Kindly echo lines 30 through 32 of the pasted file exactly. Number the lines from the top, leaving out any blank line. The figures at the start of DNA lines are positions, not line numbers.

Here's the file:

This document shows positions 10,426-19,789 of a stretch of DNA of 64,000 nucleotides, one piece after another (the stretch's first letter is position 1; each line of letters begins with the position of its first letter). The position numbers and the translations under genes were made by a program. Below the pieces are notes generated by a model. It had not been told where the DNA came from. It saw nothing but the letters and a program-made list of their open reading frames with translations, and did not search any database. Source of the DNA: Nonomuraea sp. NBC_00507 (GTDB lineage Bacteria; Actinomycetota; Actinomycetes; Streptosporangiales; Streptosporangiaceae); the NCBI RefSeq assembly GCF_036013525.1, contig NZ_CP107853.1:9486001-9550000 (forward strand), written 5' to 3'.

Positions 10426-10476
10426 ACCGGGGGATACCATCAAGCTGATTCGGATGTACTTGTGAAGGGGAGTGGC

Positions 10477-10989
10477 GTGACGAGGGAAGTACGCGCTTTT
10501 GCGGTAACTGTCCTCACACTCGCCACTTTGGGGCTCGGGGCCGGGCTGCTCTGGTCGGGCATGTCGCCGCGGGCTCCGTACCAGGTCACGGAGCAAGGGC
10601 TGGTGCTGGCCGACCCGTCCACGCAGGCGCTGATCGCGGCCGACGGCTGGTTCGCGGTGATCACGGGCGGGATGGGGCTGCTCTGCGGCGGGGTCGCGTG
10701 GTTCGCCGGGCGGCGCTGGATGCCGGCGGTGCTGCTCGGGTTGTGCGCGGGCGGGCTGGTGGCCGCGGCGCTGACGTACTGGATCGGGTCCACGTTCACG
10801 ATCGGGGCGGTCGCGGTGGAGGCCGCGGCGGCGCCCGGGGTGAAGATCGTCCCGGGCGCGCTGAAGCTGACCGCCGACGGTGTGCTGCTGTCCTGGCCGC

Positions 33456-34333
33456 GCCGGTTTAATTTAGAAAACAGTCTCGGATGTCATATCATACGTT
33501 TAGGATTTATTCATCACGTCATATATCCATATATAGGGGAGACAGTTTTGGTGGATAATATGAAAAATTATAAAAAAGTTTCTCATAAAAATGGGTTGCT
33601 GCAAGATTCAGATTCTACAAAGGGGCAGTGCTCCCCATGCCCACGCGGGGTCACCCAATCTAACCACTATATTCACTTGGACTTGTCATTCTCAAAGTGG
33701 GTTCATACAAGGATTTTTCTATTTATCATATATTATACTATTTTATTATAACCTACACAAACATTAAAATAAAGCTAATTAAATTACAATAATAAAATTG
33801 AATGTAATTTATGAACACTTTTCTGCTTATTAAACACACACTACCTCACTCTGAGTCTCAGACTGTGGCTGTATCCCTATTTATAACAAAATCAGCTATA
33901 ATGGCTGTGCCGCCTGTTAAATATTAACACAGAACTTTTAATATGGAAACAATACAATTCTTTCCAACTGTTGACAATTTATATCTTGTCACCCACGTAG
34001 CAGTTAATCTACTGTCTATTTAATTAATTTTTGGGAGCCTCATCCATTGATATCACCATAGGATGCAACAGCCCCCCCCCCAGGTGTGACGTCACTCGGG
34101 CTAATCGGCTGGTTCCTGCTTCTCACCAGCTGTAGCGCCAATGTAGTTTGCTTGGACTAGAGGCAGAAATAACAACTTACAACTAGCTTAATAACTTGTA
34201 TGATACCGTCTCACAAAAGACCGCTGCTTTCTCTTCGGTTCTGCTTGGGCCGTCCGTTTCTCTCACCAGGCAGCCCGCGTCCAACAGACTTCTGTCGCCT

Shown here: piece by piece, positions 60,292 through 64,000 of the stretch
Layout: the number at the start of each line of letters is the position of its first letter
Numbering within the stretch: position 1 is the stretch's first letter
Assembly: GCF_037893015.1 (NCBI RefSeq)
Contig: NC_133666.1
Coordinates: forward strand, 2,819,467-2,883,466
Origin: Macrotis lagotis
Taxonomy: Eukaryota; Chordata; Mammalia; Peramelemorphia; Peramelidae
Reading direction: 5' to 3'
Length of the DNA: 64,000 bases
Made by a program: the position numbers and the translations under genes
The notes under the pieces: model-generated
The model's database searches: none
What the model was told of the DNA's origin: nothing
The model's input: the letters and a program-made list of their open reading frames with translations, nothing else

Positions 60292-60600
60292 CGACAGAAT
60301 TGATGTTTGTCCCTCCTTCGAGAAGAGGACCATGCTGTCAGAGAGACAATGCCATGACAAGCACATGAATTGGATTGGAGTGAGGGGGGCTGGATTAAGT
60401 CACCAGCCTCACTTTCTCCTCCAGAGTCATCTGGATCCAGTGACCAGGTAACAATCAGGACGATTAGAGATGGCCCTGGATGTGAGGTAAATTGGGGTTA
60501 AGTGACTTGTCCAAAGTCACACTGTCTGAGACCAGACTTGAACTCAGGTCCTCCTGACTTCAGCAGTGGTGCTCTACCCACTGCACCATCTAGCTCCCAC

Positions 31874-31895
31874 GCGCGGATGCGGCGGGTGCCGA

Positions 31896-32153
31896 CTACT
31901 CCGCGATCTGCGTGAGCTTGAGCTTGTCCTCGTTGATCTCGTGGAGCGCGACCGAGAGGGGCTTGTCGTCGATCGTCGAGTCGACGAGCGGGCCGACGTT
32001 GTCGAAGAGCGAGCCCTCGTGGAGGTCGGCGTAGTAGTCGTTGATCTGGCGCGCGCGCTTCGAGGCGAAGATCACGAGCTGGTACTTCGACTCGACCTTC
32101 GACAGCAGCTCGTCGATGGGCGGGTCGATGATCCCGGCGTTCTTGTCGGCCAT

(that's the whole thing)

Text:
Made by a program: the position numbers and the translations under genes
The notes under the pieces: model-generated
The model's database searches: none